Structure of Finnish PEFC forest certification to change

The structure of the Finnish PEFC group certification must be changed, because the previous certificate holders, the regional forest owners’ federations, will be abolished. The new Finnish PEFC standard was also submitted to international evaluation this week.

In the future, the certification will be awarded to an association to be set up with the interim name Sustainable Forestry Association. It will be established by the Finnish forest owners’ union MTK, the Finnish Forest Industries Federation and the Finnish Sawmills Association.

The plan is to write the bylaws of the association in such a way that all stakeholders wishing to do so are able to participate. Decisions in the new association will require consensus.

In simplified terms, the new association’s role in group certification will be more or less the same as that currently reserved for the regional forest owners’ federations. It will apply for the certificate on behalf of those expressing their willingness to join in.

At the beginning stage, a typical stakeholder who might wish to join would be a Forestry Management Association. These are local forest owners’ associations, which offer their members the option to join forest certification. In addition to this, any individual forest owner may join the national association directly.

Any and all can participate

PEFC logo
PEFC logo

Access to the new association’s certificates is not limited in any way. Previously, the state-owned forestry company Metsähallitus and the forest industry company Metsä Group have announced that they will apply for certificates for their own.

Metsähallitus will do this for state-owned forests and Metsä Group for forest owners that are its customers. However, should they change their mind at some point, they can also organise the certification through the association.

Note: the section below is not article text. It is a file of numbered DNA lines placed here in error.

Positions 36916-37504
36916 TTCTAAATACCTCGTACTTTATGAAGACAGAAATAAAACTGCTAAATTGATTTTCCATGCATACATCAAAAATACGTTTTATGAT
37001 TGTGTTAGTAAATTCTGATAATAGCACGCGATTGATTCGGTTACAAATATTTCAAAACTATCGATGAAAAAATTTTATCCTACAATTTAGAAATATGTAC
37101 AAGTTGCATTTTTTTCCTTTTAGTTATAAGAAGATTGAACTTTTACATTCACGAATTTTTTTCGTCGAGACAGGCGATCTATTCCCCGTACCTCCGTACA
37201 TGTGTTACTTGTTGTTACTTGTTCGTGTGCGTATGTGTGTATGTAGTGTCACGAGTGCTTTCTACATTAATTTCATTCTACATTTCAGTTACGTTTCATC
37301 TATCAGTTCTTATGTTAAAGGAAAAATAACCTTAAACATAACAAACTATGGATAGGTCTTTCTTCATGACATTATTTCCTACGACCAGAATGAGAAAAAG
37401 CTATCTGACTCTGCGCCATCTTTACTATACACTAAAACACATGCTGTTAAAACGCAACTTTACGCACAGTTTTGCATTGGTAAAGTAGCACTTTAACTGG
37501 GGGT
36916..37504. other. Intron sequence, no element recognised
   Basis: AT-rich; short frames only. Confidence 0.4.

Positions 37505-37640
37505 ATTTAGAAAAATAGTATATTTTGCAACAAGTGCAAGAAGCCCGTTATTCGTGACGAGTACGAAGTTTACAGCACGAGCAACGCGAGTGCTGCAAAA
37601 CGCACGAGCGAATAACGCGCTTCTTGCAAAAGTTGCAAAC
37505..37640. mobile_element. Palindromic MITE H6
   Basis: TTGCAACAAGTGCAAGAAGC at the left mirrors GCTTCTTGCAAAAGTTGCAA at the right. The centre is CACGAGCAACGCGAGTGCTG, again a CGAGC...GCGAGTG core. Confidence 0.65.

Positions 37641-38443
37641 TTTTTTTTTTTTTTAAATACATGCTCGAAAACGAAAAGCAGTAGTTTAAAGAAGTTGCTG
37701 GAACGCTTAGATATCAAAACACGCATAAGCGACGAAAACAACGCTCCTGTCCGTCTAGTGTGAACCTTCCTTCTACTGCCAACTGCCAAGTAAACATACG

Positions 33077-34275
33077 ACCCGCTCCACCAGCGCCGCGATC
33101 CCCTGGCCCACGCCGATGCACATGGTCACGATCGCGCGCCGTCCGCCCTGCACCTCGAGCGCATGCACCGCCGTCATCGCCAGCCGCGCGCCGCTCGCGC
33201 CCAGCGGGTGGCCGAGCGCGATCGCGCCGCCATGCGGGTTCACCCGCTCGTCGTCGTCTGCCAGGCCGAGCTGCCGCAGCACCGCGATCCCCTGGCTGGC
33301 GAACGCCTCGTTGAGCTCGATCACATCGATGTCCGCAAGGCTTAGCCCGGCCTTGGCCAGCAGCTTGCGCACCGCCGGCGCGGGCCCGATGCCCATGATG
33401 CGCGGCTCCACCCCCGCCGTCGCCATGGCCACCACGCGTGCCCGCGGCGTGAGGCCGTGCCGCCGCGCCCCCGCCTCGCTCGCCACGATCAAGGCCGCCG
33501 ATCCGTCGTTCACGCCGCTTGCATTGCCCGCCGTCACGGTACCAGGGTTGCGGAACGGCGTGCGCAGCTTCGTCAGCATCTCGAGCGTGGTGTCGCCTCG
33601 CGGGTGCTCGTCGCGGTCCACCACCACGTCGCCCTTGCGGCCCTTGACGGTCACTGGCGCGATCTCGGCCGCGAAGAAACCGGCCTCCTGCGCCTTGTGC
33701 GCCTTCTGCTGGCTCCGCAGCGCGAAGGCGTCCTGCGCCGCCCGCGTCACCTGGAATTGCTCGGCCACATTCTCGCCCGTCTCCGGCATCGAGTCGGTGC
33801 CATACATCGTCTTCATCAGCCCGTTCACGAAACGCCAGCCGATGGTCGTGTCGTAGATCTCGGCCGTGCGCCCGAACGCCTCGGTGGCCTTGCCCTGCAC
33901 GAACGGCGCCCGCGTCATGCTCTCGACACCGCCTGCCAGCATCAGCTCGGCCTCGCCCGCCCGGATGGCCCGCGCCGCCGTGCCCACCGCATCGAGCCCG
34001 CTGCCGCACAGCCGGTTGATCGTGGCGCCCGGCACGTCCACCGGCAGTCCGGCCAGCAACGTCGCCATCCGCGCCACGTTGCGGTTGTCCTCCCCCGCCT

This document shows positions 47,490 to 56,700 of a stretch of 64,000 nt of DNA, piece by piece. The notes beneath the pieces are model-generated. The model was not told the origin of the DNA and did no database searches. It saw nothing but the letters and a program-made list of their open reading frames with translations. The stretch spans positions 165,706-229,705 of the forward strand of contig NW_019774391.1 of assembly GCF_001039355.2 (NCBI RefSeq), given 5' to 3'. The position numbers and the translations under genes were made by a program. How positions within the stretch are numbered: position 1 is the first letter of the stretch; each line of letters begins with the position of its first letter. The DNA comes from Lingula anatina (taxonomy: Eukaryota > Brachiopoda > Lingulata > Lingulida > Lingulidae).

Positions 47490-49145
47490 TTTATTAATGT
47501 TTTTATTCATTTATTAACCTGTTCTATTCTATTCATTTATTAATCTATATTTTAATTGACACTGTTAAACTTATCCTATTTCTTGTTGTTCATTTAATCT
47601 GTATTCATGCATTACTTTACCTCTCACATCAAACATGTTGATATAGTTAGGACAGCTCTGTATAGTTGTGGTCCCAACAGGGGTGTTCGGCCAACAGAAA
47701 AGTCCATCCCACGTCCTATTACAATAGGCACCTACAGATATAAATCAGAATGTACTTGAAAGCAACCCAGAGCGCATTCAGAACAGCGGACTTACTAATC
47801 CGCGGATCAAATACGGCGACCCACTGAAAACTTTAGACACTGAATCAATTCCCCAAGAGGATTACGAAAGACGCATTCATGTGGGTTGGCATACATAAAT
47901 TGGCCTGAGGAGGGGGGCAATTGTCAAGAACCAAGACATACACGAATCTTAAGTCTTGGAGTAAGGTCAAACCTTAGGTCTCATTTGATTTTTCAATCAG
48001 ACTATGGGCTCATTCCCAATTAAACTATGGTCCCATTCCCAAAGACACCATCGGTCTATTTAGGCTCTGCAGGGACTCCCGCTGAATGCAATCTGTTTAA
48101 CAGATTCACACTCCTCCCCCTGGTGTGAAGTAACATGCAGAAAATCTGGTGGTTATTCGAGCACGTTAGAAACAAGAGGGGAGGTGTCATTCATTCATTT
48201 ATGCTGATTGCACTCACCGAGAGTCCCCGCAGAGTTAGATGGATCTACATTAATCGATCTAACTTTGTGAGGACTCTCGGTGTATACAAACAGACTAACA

The PEFC group certification will continue to be regional. The number and boundaries of the regions for which certification may be applied for will be decided by the new association.

The new structure will be taken into use step by step, as and when the regulations change. The most important of them is the new Finnish PEFC certification standard, which also includes regulations for group certification.

More retention trees in the future

The proposal for a new standard has just been submitted to international evaluation; this is a normal procedure for each PEFC standard every fifth year. The proposal includes many changes to the current standard.

The most important change may be the stricter requirement regarding retention trees. At the moment, 5–10 trees must be left standing on each hectare that is clear-cut, and they may never be taken out of the forest. In the proposal, the minimum number of required retention trees is ten per every clear-cut hectare.

The proposal further states that where possible, the retention trees must include standing decayed trees. It will also be allowed to leave the retention trees in groups large enough to meet the requirement for several adjoining hectares. This practice is widely applied even today.